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When Cultural Appropriation Becomes Cultural Extermination [ONLINE]
November 11 @ 12:00 pm - 1:30 pm
When Cultural Appropriation Becomes Cultural Extermination
A Conversation with Miguel Evanjuanoy Chindoy and Riccardo Vitale
Translated by Diana Negrín
Supporting indigenous community health and cultural survival through the defense of traditional medicine and spirituality
In 2009, the Colombian Constitutional Court declared 34 out of the 102 indigenous peoples of Colombia “at risk of cultural and physical extermination.” Some of these peoples partake in the ceremonial use of yagé (ayahuasca). Through the relentless appropriation (extraction and exploitation) of material and immaterial resources from the Amazonian territories, we are losing precious ancestral and resilient knowledge and putting vital ecosystems at risk.
As part of the Colombian indigenous resistance movement, the leaders of the Union of Indigenous Yagé Medics of the Colombian Amazon (UMIYAC) have been taking action to deter this annihilating process. Founded in 1999 and including five indigenous groups from the Colombian Amazon, UMIYAC has fought to preserve the rainforest and to revitalize and protect these cultures and their ancestral medicine.
Miguel Evanjuanoy Chindoy, environmental engineer, member of the Inga people, community leader and follower of yagé spirituality since his childhood years. He lives in Putumayo, Colombia. Miguel is an indigenous rights’ activist and a spokesperson for the Union of Indigenous Yage Medics of the Colombian Amazon (UMIYAC). His work includes building bridges between knowledge systems to strengthen the territorial and political autonomy of Amazonian indigenous peoples. He also focuses on key issues such as: the role that indigenous spirituality and yagé medicine play in indigenous governance, indigenous mental health, peacebuilding and reconciliation in war-torn Colombia. Recently he has been researching and raising conscience about the devastating effects of cultural appropriation of spiritual practices on Amazonian communities. He leads UMIYAC’s technical committee.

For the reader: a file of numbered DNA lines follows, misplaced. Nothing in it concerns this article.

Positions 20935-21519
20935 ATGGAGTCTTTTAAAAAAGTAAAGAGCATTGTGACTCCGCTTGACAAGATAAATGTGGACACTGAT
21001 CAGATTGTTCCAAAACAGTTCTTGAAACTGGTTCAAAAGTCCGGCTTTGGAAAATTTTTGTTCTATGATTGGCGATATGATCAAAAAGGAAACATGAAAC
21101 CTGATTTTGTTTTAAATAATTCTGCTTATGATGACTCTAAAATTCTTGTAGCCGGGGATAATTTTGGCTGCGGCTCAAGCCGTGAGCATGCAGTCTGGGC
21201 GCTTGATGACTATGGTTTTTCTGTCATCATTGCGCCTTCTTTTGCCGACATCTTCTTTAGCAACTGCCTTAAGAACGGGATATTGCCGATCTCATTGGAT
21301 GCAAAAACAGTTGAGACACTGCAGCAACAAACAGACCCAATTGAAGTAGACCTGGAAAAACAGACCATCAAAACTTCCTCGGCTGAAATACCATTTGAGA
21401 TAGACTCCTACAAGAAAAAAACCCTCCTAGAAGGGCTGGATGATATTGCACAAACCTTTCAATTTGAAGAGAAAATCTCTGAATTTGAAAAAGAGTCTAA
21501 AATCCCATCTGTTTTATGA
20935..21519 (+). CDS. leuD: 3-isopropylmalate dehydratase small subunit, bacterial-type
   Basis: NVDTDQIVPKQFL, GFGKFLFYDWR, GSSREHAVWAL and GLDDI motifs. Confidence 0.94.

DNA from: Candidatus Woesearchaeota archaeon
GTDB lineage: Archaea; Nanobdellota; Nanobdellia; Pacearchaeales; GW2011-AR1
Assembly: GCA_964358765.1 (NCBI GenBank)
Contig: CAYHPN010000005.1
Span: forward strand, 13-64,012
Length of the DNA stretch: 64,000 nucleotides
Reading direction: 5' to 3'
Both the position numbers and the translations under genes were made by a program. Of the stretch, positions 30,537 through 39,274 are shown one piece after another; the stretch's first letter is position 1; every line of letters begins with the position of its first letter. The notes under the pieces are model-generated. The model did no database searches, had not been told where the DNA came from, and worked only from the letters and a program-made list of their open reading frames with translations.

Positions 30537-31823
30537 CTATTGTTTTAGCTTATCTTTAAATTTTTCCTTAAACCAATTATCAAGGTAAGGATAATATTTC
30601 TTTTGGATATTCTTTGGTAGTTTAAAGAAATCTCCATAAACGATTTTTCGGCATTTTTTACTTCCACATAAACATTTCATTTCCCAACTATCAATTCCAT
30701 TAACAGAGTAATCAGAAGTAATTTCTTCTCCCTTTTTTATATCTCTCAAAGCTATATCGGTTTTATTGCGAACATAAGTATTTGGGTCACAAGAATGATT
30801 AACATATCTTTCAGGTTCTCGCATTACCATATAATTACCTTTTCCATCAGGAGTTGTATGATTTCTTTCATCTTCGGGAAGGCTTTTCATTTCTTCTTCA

Riccardo Vitale is a non-extractive anthropologist engaged in “liberation research for the people by the people”. He earned his PhD from Cambridge University with a thesis about the Zapatista movement in Chiapas, Mexico. Riccardo’s research and fieldwork cover: human and indigenous rights, humanitarian law, armed conflicts, internally displaced people, social movements, gender politics, resilience, climate change adaptations and disaster risk reduction, anti-racism and, spiritualty as a form of indigenous resistance. Riccardo is a former adviser of Oxfam America, the UNHCR, NRC, ICG and GIZ, amongst others. Since 2016 he acts as a full-time adviser for the Union of Indigenous Yagé Medics of the Colombian Amazon (UMIYAC), working on organizational strengthening, political advocacy and peacebuilding.
Diana Negrin, Ph.D, is a native of both Guadalajara, Jalisco, Mexico, and the San Francisco Bay Area. She is a geographer and educator. Currently she is a professor at the University of San Francisco in the Urban and Public Affairs and Migration Studies Masters’ programs, and a lecturer at UC Berkeley in the Geography and Ethnic studies Departments. Her research largely looks at questions of race and ethnicity in Western Mexico, with a particular attention to Wixarika urban activism, as well as a focus on the social movements surrounding the protection of indigenous territory with a focus on Wirikuta and the conservation of peyote. In 2019 she curated and authored the catalogue for the exhibit, Grandes maestros del arte wixárika. Acervo Negrin, the largest exhibit to date on modern wixárika art. She is the author of Racial Alterity, Wixarika Youth Activism, and the Right to the Mexican City (University of Arizona Press, 2019). She sits on the board of the Wixarika Research Center, a nonprofit organization founded by her parents, Juan and Yvonne Negrin, that is expanding its online archive that brings together more than four decades of work with Wixarika communities. She is also part of Chacruna’s Council for the Protection of Sacred Plants.